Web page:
The Forum agreed that it would be unwise for this paper to go forward given the authorship conflicts, the questionable timeliness or veracity of the data, the status of the permissions from the federal funding agency, and the lack of response from the second author (presumably because he had left the agency). The first and third authors could be encouraged to write a different paper in light of the problems. While the Forum recognized the editor’s wish to try and help the author get their paper published, the process should stop at the point of consent or lack thereof and when the authorship issues became questionable. Further changes by the programme officer would likely change the paper significantly such that it would need to be re-reviewed.
The majority of the Forum believed the paper should be rejected even though it is currently at the page proof stage. The editor asked if rejection should occur earlier in the process and suggested asking the author to withdraw the paper. Another suggestion was to check with the publisher if there is a technical term for suspending the paper at this point.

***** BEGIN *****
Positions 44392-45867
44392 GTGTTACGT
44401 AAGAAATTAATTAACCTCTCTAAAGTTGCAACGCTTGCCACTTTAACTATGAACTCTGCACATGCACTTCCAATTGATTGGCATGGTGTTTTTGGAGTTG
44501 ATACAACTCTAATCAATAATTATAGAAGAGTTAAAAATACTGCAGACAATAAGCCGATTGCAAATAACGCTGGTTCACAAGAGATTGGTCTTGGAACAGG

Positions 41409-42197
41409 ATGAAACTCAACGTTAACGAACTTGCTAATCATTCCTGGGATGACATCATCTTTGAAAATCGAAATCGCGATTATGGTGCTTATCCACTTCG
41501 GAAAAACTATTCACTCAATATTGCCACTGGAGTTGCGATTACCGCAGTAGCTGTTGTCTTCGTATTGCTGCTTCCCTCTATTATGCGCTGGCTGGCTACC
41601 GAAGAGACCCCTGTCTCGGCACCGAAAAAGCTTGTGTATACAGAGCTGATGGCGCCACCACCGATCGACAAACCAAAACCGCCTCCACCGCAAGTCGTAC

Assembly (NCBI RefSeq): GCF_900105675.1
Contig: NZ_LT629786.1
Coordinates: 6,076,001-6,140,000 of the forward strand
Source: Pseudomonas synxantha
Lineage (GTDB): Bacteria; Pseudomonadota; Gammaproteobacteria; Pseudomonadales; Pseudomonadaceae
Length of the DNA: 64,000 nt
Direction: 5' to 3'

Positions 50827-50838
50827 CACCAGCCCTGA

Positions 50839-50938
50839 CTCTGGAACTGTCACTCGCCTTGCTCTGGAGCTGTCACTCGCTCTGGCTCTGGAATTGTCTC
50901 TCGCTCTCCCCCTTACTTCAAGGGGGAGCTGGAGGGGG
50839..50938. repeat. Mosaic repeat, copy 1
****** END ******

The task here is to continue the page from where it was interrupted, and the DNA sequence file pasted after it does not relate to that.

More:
The editor raised the issue that this paper, because it is interesting, a timely topic, and has undergone peer review and revisions, and copyediting, might be published in a predatory journal so it was fortuitous that the issue was caught prior to publication.
The author withdrew the article from consideration. The author then revised the article, working with the funding agency. She is planning to submit it as a new manuscript (not a revised version of the previous paper).